A bipartisan proposal to redesign the IRS for the first time since 1998 was released on March 26. House Ways and Means Oversight Subcommittee Chairman Lynn Jenkins, R-Kan., and ranking member John Lewis, D-Ga., released the Taxpayer First Bill, a discussion draft of proposed legislation to improve IRS operations.
“I am proud of the work this subcommittee has done to advance this initiative in a bipartisan fashion,” Jenkins said in a press release. “The IRS reform bill we are releasing today will be a giant step forward in improving the taxpayer experience.”
The discussion draft is the product of Oversight Subcommittee public hearings and round table discussions, according to Lewis. “We produced a serious, thoughtful bill that puts the taxpayer first,” Lewis said. “I am proud of the process and product, and I hope that we will maintain the bipartisan spirit throughout Committee and Floor consideration.”
The discussion draft focuses on the IRS appeals process, improved service, sensible enforcement, cybersecurity and identity protection, and IT and organizational modernization.
The IRS reform proposal would establish an independent office of appeals to ensure all taxpayers are able to access the administrative review process. Additionally, the IRS would be required to provide taxpayers with their case file before the start of any dispute resolution process.
The discussion draft lists several provisions focused on improving taxpayer services. Under the proposal, the IRS would be required to, among other things, permanently provide matching grants to support Volunteer Income Tax Assistance (VITA) programs, eliminate the Offer in Compromise (OIC) application fee and initial payment requirements for certain taxpayers, and allow IRS employees to provide eligible taxpayers with location and contact information for Low Income Taxpayer Clinics (LITCs).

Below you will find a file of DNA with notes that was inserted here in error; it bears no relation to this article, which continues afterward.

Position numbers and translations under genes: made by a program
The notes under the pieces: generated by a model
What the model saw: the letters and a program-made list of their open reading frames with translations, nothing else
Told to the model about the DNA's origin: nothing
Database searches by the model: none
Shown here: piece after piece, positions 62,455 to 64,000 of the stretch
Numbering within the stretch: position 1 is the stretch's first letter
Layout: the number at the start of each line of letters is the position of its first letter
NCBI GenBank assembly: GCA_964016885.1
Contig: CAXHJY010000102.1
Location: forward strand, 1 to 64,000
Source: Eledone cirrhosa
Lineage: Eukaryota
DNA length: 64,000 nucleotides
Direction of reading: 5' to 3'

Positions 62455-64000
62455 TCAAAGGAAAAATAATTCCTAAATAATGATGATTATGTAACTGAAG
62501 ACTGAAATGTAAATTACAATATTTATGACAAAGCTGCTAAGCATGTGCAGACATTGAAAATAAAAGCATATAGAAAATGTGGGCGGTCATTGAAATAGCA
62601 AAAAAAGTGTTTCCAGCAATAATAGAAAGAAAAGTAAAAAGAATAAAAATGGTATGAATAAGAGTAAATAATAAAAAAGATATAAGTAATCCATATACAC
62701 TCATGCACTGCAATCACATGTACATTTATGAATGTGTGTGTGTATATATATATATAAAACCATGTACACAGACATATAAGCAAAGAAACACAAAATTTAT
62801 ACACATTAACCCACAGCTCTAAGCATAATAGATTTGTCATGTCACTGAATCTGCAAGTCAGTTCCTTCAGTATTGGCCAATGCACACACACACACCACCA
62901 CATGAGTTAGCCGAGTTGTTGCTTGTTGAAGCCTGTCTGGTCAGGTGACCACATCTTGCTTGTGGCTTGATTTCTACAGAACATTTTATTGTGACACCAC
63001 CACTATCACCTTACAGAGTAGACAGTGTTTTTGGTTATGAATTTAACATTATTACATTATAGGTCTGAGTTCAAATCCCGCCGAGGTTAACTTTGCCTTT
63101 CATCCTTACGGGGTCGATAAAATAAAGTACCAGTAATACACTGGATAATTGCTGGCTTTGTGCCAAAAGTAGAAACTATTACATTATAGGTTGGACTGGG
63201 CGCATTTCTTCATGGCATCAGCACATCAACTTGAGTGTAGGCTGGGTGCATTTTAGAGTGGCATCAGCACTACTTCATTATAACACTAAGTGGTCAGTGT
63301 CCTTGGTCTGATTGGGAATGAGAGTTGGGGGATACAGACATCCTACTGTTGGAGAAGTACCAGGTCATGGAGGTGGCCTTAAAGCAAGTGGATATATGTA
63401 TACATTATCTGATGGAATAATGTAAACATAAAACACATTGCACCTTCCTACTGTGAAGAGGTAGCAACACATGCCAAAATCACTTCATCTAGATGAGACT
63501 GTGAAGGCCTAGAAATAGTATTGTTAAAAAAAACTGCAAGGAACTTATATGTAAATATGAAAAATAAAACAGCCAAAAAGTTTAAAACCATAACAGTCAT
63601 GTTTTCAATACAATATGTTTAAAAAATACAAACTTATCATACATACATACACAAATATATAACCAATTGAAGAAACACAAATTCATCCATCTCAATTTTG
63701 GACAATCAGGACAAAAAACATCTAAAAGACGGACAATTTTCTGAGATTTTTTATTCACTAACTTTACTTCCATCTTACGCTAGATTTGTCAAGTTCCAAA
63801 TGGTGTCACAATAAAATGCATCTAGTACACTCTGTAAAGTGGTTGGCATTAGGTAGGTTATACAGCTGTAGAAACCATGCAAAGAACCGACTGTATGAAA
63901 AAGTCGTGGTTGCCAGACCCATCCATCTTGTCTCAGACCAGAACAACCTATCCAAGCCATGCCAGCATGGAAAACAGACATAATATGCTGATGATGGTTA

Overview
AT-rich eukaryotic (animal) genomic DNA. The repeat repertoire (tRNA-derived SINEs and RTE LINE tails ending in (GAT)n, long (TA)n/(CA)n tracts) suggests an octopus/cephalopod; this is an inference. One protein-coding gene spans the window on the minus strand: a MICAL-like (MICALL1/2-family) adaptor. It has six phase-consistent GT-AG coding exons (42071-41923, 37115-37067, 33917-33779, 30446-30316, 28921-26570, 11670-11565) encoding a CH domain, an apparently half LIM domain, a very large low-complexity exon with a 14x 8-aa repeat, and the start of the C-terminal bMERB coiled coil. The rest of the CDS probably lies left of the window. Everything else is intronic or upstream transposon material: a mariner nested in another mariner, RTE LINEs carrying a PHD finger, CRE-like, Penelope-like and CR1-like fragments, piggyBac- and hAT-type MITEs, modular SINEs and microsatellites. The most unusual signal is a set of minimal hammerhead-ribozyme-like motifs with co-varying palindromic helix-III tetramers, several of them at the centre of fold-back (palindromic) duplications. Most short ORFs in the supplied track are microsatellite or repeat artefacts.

The bipartisan proposal would also establish a single point of contact within the IRS for taxpayers who are victims of identity theft. “The single point of contact will be responsible for tracking the taxpayer’s case to completion and coordinating with other units to resolve the taxpayer’s issues as quickly as possible,” the proposal notes.
Additionally, the proposal would require the IRS to provide any taxpayer concerned of identity theft with an Identity Protection Personal Identification Number (IP PIN) to use in filing a return. Currently, the IRS only provides taxpayers with an IP PIN if the Service determines a taxpayer to be at risk.
Under the redesigned IRS, the head of the agency would no longer receive the title of “Commissioner.” The discussion draft proposes, instead, the title “Administrator of the Internal Revenue Service.”
Additionally, the draft proposes expanding the use of electronic systems. Moreover, the proposal would require electronic filing for any individual filing 10 or more returns. Currently, the electronic requirement applies for individuals filing more than 250 returns.
Furthermore, the proposal would require all tax-exempt organizations that file annual returns with the IRS to submit returns electronically. As it stands, only tax-exempt organizations that have assets greater than $10 million and those that file more than 250 returns are required to file electronically.
The lawmakers requested comments on the discussion draft by April 6. Commentators can submit comments electronically to email@example.com.
By Jessica Jeane, Wolters Kluwer News Staff